Boston Terrier

Satchmo the Boston Terrier

The Boston terrier first appeared in the late 19th century when Bull and Terrier and French Bulldogs were crossed and bred down in size. They became popular in the US around the 1920’s.

Boston Terriers are small, weighing in at between about 5 and 11 kg and have a smooth coat. Typical lifespan is around 13 years.

They may be susceptible to some health issues in including eye problems, deafness, heart murmur, and allergies. Due to their short muzzles, they may not tolerate particularly hot or cold weather well, and may snore. They can also have a sensitive digestive system.

Here’s some more detailed Boston Terrier info:

…or you could try contacting The Non Sporting Dog Club Of Victoria. Contact: Joanne Atkins – phone (03) 5796 2789.

Written by Steven in: |


  • Where did you get this information from? especially the ‘deafness, heart murmur, and allergies’ as well as ‘digestive problems’? What a crock. After owning and breeding Boston Terriers for over 20 years, ive never heard of such mis-information! There are breeders in Victoira that do test for cateracts even though ive not heard of any eye releated problems.

    Vicotia has a Boston Terrier Club with many registered breeders who follow a strict code of ethics. Contact the Secretary – Mrs Diane Boyle – for more information or myself at

    Comment | Wed 4 February, 2009
  • Hi Rebecca, thanks for dropping by.

    The information is straight from the Boston Terrier page on Wikipedia, which cites Meade, Scottee (2000). The Boston Terrier: An Owner’s Guide to a Happy Healthy Pet. Howell Book House. Glad to hear that our Bostons are healthy!


    Comment | Wed 4 February, 2009
  • Caryn

    We have a sweet Boston, and he has a sensitive digestive system… if he eats people food (sneaky) or too much of his own food, he will vomit. But no eye, heart problem or allergies that we know of.

    Comment | Fri 26 June, 2009
  • Wikipedia is your first named resource for your information ??? My goodness, no wonder it is questionable.

    Comment | Thu 20 August, 2009
  • Hi Janette, thanks for dropping by.

    The source of the ‘questionable’ information is Meade, Scottee (2000). The Boston Terrier: An Owner’s Guide to a Happy Healthy Pet. Howell Book House. I don’t have any information about the authors’ pedigree but I can only take it on good faith.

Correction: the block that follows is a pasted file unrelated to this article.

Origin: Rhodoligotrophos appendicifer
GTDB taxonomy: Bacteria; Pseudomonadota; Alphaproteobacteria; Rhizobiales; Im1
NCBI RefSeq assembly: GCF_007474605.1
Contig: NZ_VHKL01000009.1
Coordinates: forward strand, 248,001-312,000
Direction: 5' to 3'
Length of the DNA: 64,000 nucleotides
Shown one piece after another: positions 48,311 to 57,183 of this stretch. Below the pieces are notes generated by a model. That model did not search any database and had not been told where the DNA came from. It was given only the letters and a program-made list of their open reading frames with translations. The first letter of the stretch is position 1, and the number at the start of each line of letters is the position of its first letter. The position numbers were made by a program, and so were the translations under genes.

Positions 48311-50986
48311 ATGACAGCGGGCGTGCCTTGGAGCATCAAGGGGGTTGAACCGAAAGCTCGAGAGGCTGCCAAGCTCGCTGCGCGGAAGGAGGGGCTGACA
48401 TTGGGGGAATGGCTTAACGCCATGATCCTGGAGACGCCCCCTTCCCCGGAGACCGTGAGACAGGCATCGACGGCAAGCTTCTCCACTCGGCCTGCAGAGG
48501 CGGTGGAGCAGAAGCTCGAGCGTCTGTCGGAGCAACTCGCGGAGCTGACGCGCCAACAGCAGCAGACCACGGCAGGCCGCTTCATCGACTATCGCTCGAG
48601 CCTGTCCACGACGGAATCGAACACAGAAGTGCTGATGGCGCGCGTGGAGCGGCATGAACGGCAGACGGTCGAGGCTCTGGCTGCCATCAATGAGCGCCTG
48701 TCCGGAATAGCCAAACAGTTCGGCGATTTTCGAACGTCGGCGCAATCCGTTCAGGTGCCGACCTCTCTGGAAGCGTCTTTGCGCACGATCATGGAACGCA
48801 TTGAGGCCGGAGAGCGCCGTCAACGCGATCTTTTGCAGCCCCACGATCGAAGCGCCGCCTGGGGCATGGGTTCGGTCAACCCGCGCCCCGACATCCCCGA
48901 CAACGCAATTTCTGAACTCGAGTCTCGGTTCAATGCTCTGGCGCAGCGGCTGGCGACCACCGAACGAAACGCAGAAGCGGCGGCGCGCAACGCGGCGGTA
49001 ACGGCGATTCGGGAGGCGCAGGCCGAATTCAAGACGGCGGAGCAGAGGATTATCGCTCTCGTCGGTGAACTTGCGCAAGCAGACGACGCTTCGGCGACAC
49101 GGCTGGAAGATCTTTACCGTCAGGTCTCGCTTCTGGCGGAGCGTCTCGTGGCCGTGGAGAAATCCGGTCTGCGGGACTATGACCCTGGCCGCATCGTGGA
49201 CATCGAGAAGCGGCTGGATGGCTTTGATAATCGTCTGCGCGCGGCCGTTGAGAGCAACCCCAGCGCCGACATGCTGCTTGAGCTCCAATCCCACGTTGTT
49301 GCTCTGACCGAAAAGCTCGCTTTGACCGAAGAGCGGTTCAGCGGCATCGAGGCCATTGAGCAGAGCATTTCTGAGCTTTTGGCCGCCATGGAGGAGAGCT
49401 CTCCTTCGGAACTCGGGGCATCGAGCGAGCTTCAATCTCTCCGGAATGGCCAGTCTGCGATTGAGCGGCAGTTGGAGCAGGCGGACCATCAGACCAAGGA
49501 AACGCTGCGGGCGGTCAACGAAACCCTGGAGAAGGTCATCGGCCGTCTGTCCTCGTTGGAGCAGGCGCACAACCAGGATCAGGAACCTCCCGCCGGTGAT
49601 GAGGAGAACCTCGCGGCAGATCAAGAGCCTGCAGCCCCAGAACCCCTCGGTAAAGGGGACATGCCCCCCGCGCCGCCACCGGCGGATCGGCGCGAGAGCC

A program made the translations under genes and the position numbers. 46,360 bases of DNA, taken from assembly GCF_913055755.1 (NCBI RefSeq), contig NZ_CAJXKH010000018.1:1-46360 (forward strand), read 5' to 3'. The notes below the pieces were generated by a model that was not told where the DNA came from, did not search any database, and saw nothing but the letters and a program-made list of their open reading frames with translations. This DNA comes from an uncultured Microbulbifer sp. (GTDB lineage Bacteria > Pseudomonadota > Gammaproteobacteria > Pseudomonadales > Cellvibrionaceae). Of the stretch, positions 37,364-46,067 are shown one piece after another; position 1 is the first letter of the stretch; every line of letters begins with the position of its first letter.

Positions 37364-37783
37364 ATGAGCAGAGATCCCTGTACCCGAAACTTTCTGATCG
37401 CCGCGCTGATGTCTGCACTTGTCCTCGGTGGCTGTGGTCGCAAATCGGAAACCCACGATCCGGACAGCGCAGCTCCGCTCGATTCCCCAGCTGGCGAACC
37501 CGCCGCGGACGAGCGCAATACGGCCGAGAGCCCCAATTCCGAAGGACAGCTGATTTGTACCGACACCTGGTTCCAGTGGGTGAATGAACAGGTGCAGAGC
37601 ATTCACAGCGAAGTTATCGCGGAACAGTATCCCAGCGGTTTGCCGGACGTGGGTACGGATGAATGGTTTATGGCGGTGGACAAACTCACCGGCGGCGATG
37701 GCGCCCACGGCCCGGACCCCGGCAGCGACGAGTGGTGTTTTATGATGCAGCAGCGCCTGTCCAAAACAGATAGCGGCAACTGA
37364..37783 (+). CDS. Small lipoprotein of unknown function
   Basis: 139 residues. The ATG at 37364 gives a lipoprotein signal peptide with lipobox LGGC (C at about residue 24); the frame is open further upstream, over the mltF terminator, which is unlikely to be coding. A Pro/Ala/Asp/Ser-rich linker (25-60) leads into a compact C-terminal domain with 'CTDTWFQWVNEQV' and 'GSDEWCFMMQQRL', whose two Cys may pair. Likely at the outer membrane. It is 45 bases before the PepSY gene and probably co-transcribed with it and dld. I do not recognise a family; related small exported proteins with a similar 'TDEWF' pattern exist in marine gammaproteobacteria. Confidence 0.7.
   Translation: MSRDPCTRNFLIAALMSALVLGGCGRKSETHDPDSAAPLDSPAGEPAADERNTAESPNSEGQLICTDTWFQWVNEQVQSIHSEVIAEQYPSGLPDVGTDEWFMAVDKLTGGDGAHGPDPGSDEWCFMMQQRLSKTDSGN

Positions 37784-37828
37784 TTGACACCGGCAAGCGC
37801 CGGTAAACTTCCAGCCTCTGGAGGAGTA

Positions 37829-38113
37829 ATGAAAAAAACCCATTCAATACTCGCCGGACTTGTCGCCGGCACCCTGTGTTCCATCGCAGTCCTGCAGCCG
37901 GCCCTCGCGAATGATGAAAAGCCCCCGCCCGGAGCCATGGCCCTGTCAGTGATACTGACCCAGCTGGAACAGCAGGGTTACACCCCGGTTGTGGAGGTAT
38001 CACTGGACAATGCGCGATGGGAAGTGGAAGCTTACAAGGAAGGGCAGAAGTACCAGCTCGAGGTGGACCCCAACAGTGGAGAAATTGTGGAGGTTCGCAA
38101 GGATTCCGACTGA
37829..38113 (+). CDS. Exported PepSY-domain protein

Hound TV is essentially made by two (non-expert, ordinary dog enthusiast) people on an unpaid, ‘spare time’ basis. Most of our time goes into producing the show, rather than writing articles for the website. Your contribution to our breed pages would be most welcome if you have expertise 🙂


    Comment | Thu 20 August, 2009
  • Tab

    My family has breed Boston’s for years and I can only go on what we have seen in our boston’s, they do have a sensitive system as well as some having problems with breathing. My sister’s boston has trouble breathing. Based on the well known vet we use Boston’s have a lot of the problems that are listed above. With that said. They are the sweetest, loving, family dogs you will ever own. They do well with other animals and love to play. Very, Very Smart.

    We love our Bostons!

    Comment | Sat 2 October, 2010
  • Gary

    We had 2 Boston’s, Jake and Gus. Jake passed on several years back and Gus, at 10 1/2 years old has many health issues in line with what is reported in other comments. Both were prone to seizures, and both also developed corneal dystophy. Gus also has severe heart disease including hypertension that reads off the chart. He has just begun to suffer from congestive heart failure which we are treating aggressively with several heart meds and a dieretic.

    So yes these health problems are common with Boston terriers. We love our guy very much and are having a difficult time right now imagining life without Gus.

    Comment | Sun 1 July, 2012

RSS feed for comments on this post.

Sorry, the comment form is closed at this time.

Powered by WordPress. Theme: TheBuckmaker. Kreditkarte, Tiere